Softbank is Looking for a Slugger…

» 16 July 2008 » In nichibei, npb »

…and there’s an accomplished one available, Barry Lamar Bonds.

I had been thinking of Bonds since I read that the Hawks are looking for a new foreign power hitter a couple of days ago, but kind of dismissed it as being unrealistic. But after thinking about it for a while, it makes a certain degree of sense. There would be some drawbacks, too. Let’s run down the pros and cons:

The Case For:

  • The Hawks are 4th in the Pacific League with 70 home runs, and tied with Rakuten (who have played fewer games) for 3rd with 370 runs. Bonds in the middle of the lineup would change that.
  • The Hawks only have one foreign batter on their roster currently, Michael Restovich, who has mostly played first base. Softbank has used five foreign pitchers this year, and would still have to do some roster juggling to come in under the foreign player limit.
  • Restovich has underperformed this year with only three HR’s. The Hawks can put him on the bench and create a rotation of Bonds, Nobuhiko Matsunaka and Hiroki Kokubo between LF, DH, and 1B.
  • The Hawks are managed by Sadaharu Oh. Oh holds the world record for professional home runs with 868 and has been under the microscope. He seems to sympathize with Bonds as well, probably for these reasons.
  • The Hawks’ parent company, Softbank, is owned by Japan’s richest man, Masayoshi Son. Son has made several statements that he wants to build a world-class baseball team and even once offered to host a “true” World Series, with $100M of his own money going to the winner. Signing Bonds would make a splash.
  • It would be a chance for Bonds to compete again. The Hawks will certainly make the playoffs and with a healthy Bonds could be the favorite for the Pacific League title. He hasn’t won a championship in MLB. A Japan title wouldn’t replace that but it would be a great achievement in it’s own right.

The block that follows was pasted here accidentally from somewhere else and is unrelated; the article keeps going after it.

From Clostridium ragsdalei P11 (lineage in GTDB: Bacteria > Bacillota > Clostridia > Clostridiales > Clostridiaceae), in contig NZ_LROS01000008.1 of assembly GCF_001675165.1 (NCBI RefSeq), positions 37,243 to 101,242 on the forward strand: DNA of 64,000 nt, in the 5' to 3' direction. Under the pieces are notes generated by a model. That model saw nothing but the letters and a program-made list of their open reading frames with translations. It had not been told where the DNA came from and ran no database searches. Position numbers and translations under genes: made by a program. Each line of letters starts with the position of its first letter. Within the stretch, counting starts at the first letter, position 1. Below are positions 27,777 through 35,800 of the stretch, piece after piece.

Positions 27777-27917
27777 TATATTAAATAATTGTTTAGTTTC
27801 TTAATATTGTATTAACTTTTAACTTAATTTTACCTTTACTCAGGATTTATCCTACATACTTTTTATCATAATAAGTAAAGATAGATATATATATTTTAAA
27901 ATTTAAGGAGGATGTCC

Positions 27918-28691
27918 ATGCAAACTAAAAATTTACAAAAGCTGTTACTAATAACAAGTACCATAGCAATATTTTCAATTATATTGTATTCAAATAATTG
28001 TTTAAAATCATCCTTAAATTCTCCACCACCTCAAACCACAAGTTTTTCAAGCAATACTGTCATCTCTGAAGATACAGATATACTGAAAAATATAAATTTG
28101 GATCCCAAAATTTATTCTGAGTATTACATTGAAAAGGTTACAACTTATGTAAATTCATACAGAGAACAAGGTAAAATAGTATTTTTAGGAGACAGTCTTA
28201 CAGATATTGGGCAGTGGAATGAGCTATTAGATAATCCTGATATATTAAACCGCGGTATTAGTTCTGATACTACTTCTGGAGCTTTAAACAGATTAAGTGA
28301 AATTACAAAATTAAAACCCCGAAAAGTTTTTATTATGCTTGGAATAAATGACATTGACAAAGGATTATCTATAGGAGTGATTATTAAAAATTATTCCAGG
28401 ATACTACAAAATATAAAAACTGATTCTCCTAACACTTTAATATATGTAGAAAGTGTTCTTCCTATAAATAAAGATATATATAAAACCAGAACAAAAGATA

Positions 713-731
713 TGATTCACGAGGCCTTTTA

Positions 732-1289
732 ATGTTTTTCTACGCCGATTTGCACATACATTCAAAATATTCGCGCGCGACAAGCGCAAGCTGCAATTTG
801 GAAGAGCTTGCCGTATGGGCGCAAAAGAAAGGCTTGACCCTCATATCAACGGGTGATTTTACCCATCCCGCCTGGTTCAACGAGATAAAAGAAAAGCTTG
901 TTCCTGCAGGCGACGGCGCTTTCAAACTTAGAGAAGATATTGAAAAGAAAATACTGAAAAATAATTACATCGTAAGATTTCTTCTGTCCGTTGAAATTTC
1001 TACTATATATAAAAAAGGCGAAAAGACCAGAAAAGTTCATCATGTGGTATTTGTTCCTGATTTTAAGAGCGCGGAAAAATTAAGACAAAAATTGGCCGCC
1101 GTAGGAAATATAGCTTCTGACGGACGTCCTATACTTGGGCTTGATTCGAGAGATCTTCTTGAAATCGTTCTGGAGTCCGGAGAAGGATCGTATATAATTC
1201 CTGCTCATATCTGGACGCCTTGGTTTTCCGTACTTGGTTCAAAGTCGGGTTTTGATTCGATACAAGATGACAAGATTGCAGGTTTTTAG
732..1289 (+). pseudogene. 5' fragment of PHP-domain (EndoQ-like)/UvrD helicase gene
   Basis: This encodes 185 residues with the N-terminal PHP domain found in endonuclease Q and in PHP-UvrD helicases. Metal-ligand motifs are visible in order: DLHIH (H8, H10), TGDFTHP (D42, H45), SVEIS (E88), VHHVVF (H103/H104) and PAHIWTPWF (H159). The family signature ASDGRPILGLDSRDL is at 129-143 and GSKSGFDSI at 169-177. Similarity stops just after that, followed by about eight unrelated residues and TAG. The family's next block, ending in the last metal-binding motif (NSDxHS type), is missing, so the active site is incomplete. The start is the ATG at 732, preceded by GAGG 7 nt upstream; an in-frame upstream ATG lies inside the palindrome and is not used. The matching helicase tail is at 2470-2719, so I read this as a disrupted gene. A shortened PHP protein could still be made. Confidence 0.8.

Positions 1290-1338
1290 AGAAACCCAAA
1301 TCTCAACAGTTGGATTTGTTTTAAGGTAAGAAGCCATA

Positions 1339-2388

• I’ve actually seen Bonds do interviews with the Japanese media, including one where they followed him around a spring training. Maybe he gets along better with the Japanese press.

The Case Against:

  • Bonds’ popularity in Japan has plummeted since all the BALCO stuff came out. He was once a star there; not so much any more.
  • He would probably be immediately subjected to a drug test.
  • There would still be intense media scrutiny over there; if anything it may be more intense than what it would be in the US.
  • It’s possible that Bonds’ tarnished reputation could backfire with fans.
  • Bonds’ presence could create a distraction for the other players.
  • It would probably be a month before we see him in action.

It would certainly be a gamble for Softbank to sign Bonds, but it makes sense for baseball reasons. I think it makes sense for both sides. As a fan of Japanese baseball, I was a little conflicted about writing this — in some ways I’d kind of like to see NPB prove itself on it’s own terms, without a guy like Bonds around. But then again, it would be great to see Bonds face off against pitchers like Yu Darvish, Hisashi Iwakuma, and Yoshihisa Naruse. And maybe it would draw a little more attention to NPB internationally, which I think would be great.

Bonds’ agent issued a “no comment” when asked about Japan (SFGate via mlbtraderumors.com), which suggests to me that it’s not out of the question. Unlikely, yes, but not out of the question.

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